WiTricity's system is similar to wireless power approaches previously patented by Apple, in which the company suggests turning existing desktop devices, such as an iMac, into resonant energy transformers. "In this way, a realistic and practical approach to wireless transferring useable amounts of power over distances suitable for limited applications can be realized," the Cupertino company wrote in one such filing.
post #2 of 13
If I have to put a sleeve on it what's the point? Plugging it in is too easy to make spending money on a needless device make any sense at all.
post #3 of 13
Very interesting tech. Seems to be the better of the various induction technologies currently available (if this proof of concept works as advertised of course).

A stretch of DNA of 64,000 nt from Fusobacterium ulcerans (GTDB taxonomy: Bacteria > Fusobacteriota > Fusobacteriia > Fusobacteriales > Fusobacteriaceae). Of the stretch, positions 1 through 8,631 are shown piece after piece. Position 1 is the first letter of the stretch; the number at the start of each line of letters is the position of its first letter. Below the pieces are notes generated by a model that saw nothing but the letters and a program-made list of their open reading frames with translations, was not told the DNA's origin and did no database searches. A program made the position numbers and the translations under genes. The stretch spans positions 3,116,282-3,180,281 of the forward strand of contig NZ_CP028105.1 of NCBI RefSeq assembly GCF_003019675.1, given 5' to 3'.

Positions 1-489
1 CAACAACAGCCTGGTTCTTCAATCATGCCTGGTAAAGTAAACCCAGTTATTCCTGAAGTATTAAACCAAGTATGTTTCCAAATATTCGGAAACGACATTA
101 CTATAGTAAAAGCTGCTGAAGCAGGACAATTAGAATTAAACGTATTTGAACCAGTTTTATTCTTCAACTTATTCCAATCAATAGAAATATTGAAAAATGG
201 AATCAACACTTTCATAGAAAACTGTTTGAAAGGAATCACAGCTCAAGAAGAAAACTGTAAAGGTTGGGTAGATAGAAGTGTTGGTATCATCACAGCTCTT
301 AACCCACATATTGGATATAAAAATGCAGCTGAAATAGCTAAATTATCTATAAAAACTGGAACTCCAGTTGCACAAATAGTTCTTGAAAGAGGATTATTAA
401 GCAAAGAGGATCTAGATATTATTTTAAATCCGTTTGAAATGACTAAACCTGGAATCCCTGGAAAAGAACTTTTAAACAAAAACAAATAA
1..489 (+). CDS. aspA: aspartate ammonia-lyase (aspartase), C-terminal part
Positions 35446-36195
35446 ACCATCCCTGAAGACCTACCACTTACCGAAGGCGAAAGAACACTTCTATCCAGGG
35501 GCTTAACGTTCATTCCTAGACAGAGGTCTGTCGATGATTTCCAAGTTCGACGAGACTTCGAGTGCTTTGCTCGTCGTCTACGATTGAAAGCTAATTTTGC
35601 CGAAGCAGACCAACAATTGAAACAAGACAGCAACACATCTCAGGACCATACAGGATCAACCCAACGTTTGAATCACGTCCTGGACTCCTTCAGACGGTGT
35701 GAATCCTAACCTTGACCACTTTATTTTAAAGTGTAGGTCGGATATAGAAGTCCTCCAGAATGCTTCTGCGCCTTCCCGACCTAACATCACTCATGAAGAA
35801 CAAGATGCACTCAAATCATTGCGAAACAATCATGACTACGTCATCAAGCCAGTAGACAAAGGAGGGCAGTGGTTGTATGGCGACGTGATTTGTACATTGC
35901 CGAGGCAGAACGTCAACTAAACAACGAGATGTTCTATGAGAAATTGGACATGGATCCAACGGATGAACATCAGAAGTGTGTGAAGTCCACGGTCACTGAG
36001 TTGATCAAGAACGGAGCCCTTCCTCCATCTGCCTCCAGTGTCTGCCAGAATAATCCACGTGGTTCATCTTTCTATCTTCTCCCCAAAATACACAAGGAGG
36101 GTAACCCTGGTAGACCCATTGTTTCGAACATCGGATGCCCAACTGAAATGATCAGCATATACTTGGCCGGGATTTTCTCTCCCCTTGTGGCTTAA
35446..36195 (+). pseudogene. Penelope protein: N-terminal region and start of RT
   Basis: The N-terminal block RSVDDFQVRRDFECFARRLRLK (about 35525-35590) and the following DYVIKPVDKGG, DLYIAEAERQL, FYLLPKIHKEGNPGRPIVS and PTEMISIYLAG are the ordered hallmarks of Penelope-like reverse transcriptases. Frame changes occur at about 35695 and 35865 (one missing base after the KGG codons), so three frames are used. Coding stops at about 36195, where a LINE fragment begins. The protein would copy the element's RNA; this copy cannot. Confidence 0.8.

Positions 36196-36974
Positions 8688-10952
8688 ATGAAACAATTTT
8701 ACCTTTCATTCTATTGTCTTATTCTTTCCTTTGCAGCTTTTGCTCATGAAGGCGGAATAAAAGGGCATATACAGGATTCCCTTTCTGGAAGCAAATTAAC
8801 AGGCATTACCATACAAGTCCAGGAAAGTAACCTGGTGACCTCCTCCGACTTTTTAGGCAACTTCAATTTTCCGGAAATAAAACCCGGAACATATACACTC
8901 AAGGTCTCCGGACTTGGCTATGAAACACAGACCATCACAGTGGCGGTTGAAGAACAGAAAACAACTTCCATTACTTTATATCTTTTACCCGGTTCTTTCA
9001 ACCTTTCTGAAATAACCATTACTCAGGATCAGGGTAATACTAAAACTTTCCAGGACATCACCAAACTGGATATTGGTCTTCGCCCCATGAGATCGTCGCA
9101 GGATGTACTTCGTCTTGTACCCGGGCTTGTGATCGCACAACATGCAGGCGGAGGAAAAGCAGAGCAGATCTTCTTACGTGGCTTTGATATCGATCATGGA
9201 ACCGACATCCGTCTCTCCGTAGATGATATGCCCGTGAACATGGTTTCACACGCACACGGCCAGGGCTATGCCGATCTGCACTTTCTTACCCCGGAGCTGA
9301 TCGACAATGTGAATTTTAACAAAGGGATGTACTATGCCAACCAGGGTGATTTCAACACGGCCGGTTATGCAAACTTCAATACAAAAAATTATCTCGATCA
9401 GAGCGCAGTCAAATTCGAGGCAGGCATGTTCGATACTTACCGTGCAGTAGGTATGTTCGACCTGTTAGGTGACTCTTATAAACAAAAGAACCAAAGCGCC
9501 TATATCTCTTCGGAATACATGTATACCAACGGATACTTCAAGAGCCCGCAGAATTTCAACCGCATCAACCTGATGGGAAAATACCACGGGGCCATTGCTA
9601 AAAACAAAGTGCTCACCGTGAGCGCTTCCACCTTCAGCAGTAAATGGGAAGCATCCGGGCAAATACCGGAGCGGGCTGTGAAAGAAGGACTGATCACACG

post #4 of 13
Quote:
Originally Posted by Gladman View Post

If I have to put a sleeve on it what's the point? Plugging it in is too easy to make spending money on a needless device make any sense at all.

 

Agreed. Lose the sleeve, then you have my attention.

post #5 of 13
What a waste of time and money.

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post #6 of 13
After buying an iPhone case that has a stand, aka ZeroChroma, I cannot bring myself to buying any other iPhone case that doesn't have one. Way too useful for me to trade.
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post #7 of 13

The only way to lose the sleeve is if they swap out the iPhone's casing with one of their own. The way I understand wireless charging is that they have a flat-coil in backside of the sleeve, and another flat coil in the charging pad which generates an oscillating magnetic field creating current in the iPhone's coil.